Today marks the last day of Vassa, on which monks who have successfully completed the three month Rains will gather to atone for any offences they may have committed during the period. For the Burmese, this is also called Abhidhamma Day .
Buddha’s descent from Tāvatiṃsa
Well, what started as a sorta meditative exercise turned into a full blown project. Below the fold is the romanised Abhidhammattha Saṅgaha Pāḷi transliterated from Burmese script, based on the printed version of the Chaṭṭha Saṅgāyana (apparently, the online version has some typos and omissions). So, if you are comparing the Sri Lankan/Thai version with this, there will be some discrepancies. If there are errors, please let me know so I can correct them.
Continue reading Abhidhammattha Saṅgaha
Today, 8 October 2014, marks the last day of Vassa for Theravāda monastics. The vassa, or “rains”, is a three month period every year when monastics remain in one place, usually a monastery or temple. Many take this time to work harder in their studies and meditation practice, and sometimes make themselves available for special Dhamma teaching to the lay devotees. The pavāraṇā part, or invitation, is a special ceremony in which each individual atones for any offences committed during this period in front of the rest of the Saṅgha.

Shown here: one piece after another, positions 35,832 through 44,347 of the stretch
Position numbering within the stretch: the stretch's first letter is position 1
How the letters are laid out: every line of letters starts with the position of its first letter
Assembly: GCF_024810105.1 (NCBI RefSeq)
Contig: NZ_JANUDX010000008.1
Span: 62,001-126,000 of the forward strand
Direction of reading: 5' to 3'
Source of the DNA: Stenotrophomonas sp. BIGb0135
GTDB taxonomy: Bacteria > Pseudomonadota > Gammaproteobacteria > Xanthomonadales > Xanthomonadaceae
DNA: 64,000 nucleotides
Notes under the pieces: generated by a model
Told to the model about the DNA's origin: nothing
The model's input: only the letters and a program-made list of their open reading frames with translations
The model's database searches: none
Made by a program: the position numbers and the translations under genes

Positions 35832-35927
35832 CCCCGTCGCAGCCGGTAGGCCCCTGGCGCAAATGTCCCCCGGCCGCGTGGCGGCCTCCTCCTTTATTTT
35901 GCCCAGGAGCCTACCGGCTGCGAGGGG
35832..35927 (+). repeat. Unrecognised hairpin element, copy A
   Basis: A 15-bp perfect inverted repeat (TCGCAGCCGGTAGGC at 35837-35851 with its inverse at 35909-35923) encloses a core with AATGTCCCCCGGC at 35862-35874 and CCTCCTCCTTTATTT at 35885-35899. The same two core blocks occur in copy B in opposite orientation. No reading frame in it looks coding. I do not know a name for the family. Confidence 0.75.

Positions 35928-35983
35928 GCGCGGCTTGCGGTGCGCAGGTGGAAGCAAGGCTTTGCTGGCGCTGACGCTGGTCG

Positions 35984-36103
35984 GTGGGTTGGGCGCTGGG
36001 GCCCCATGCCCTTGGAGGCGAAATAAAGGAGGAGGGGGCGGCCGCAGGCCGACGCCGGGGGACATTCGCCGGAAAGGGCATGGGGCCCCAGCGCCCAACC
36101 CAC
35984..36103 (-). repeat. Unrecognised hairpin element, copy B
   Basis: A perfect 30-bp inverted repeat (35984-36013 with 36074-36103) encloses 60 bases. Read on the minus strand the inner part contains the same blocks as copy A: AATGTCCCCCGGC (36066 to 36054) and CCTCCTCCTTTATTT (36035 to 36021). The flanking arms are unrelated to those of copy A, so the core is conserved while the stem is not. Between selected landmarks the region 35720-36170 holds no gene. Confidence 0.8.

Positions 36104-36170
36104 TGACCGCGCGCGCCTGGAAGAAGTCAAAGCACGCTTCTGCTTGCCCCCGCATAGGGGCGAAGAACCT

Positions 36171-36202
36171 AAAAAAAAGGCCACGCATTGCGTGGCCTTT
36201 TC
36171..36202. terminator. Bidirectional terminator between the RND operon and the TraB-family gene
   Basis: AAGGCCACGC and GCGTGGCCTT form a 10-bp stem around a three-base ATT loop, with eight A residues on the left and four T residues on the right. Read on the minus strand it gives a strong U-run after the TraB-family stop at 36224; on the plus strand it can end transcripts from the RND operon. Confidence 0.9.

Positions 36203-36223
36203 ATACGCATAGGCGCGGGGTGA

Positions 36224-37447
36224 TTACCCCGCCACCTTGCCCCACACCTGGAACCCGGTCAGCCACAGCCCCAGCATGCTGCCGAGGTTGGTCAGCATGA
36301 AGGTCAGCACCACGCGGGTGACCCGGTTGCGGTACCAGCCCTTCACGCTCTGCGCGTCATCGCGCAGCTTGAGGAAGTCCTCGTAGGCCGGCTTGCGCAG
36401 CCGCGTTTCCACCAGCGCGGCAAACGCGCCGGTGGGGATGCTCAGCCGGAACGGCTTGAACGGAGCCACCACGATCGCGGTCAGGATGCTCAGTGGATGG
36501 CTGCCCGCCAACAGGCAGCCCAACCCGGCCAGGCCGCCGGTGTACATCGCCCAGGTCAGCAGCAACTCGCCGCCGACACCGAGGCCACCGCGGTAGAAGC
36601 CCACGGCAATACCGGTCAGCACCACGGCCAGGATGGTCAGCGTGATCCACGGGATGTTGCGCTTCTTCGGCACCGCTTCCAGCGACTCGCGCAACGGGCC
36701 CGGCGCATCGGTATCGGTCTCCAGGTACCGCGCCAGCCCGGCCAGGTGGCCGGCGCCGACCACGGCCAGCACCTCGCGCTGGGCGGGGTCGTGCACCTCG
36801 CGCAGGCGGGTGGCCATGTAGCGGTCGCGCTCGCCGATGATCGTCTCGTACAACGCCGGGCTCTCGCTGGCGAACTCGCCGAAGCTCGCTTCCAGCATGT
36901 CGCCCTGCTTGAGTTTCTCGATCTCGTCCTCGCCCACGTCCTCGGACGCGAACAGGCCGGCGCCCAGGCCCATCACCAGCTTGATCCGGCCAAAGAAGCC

In Myanmar, today is also known as Abhidhamma Day. According to legend, seven years after the Buddha attained awakening, he spent his vassa in Tāvatimsa heaven to expound the Abhidhamma to his mother, whom as you may remember, passed away 7 days after his birth. On the last day of vassa, he descended from the heaven back to earth on a bejewled staircase. I couldn’t find an artistic representation that spoke to me, so here is one of him given the teaching.